• [The Daily] Goings On: Boxers, Innocents, and Others

    By David Hudson

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    New York. Boxing on Film: Part 1, a series opening at Anthology Film Archives on Friday and running through August 27, focuses “on the barbarity of pugilism while also exalting the elemental spectacle of two men trying to knock each other unconscious,” writes Melissa Anderson in her overview for the Village Voice. “The savage pageantry of boxing was made for the movies, which has documented, glorified, and tutted over the sport since the medium’s birth.” Anderson concentrates on Robert Wise’s “noir-inflected” The Set-Up (1949), Fat City (1972), “a comeback for director John Huston, a lion in winter reinvigorated by the looseness of New American Cinema” (image above), and Frederick Wiseman’s “trance-inducing documentary” Boxing Gym (2010).

    Also in the Voice, Bilge Ebiri: “Moving from atmospheric mystery to political allegory, with pit stops into slapstick comedy along the way, Memories of Murder, Bong Joon-ho’s second film, remains impossible to categorize. Newly restored and re-released, the director’s breakthrough feature (he would go on to direct The Host, Snowpiercer, and this year’s Okja, among other films) has lost none of its power to unsettle, and today it feels even stranger than ever.” Opening Friday at the IFC Center.

    Screen Slate Presents: This Is MiniDV (on 35mm), the series running at Anthology Film Archives through Tuesday, is built around “a brief moment in the late 1990s and early aughts when the digital revolution was only partially complete,” writes Nick Pinkerton for Artforum. “With 35 mm still the standard for theatrical projection, this meant that even films shot on the wave of consumer-grade standard-definition DV cameras would have to be printed on celluloid if they were to reach a wide audience.” For Pinkerton, these films are “a Proustian madeleine of murky palette and digital artifacting. It was a moment where one might still be taught editing by cutting 16-mm stock of a Gunsmoke fistfight on a flatbed Steenbeck while being told in class that the future of the medium was a movie shot by a young Dane on a Sony DCR-PC3 Handycam: Thomas Vinterberg’s The Celebration (1998).”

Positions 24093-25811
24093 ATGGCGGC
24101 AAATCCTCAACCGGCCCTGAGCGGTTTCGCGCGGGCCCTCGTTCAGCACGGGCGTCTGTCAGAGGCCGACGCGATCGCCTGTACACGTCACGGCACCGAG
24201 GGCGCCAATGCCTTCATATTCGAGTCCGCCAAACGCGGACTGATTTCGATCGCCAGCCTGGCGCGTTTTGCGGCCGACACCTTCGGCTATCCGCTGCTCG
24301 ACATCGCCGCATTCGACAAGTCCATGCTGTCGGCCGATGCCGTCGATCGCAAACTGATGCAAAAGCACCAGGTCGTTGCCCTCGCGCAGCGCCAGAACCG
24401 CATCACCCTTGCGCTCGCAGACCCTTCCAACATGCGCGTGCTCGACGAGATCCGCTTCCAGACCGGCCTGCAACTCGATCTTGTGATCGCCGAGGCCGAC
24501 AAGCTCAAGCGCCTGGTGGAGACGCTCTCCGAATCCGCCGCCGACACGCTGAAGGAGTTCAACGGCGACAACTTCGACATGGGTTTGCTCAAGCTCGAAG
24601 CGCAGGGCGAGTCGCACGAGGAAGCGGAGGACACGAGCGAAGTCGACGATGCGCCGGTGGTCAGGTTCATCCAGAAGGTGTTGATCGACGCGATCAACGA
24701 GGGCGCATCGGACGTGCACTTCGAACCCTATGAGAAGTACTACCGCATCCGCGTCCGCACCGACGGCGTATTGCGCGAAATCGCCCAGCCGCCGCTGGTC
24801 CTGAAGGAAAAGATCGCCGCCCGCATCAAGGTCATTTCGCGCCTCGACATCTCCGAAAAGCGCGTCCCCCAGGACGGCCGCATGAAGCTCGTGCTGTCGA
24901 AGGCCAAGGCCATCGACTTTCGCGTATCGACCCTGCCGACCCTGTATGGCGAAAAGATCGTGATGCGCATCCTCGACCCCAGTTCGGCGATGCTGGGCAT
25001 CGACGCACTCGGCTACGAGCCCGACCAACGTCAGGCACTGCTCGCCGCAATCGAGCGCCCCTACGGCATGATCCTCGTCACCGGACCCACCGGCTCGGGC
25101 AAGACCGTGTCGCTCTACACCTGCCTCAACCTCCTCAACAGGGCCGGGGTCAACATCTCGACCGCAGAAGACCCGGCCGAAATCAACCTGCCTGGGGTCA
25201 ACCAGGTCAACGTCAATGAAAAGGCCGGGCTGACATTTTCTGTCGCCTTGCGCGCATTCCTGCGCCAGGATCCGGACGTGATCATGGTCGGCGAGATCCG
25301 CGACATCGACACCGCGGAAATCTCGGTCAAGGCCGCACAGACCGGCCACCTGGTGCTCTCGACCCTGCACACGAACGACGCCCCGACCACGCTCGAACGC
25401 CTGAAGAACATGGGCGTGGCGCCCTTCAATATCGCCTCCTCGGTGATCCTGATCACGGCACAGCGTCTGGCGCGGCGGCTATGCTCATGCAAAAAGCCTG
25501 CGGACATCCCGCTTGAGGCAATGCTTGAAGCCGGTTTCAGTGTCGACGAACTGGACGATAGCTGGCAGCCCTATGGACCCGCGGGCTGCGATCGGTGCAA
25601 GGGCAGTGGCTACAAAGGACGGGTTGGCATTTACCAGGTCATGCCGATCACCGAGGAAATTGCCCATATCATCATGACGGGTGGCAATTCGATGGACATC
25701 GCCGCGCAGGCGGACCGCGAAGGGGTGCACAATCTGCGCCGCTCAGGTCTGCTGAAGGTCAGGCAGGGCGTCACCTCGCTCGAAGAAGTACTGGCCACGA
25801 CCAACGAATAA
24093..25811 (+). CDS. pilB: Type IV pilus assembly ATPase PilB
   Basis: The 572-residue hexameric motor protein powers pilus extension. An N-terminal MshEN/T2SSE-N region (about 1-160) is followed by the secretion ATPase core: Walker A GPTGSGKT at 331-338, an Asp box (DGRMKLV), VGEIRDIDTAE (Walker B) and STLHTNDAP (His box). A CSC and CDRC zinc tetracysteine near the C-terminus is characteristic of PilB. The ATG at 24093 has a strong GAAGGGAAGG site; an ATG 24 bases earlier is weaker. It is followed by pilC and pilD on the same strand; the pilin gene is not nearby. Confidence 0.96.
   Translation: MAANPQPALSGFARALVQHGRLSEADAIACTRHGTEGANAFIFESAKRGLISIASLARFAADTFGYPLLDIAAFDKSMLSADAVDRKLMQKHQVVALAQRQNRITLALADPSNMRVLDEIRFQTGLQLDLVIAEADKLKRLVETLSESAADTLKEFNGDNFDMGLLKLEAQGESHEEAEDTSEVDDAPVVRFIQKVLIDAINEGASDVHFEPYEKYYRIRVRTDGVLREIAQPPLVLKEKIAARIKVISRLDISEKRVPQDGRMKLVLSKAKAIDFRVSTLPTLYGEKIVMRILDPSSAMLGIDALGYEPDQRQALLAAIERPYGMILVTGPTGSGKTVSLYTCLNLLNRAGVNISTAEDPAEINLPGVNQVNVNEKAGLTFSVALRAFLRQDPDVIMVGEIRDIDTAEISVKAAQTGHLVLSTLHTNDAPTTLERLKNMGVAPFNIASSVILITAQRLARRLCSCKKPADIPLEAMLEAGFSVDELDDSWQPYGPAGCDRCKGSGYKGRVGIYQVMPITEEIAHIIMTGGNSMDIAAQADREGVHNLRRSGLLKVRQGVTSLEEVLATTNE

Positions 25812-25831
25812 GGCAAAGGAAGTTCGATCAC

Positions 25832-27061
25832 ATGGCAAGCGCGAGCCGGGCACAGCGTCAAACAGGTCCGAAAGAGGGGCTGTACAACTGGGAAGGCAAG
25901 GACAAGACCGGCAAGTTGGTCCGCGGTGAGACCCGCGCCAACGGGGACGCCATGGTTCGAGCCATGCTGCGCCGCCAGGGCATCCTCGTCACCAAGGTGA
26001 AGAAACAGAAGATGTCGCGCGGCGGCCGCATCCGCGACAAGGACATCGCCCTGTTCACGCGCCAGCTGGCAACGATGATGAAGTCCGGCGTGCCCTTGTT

At Screen Slate itself, Dylan Pasture recommends catching David Lynch’s Inland Empire (2006), arguing that “this is without a doubt the best way to witness Lynch’s goodbye to feature filmmaking: big, loud, nasty, and overwhelming. Aside from the work which this director is now inflicting upon premium cable, there is truly nothing quite like Inland Empire—and while it is an open question whether or not this is the best David Lynch film, there is little doubt that it is his ultimate.” Tomorrow and Sunday.

    More from Pasture: “Supported by an A.I.-based installation piece—still maintained on the internet—[Lynn] Hershman Leeson’s 2002 feature-length video Teknolust is a brain-jacking bit of sci-fi both definitely of its time and prophetically ahead of the net art curve.” Featuring Tilda Swinton in four roles, plus Karen Black and Jeremy Davies, Teknolust screens this evening and again on August 26 as part of the ongoing MoMA series Future Imperfect: The Uncanny in Science Fiction.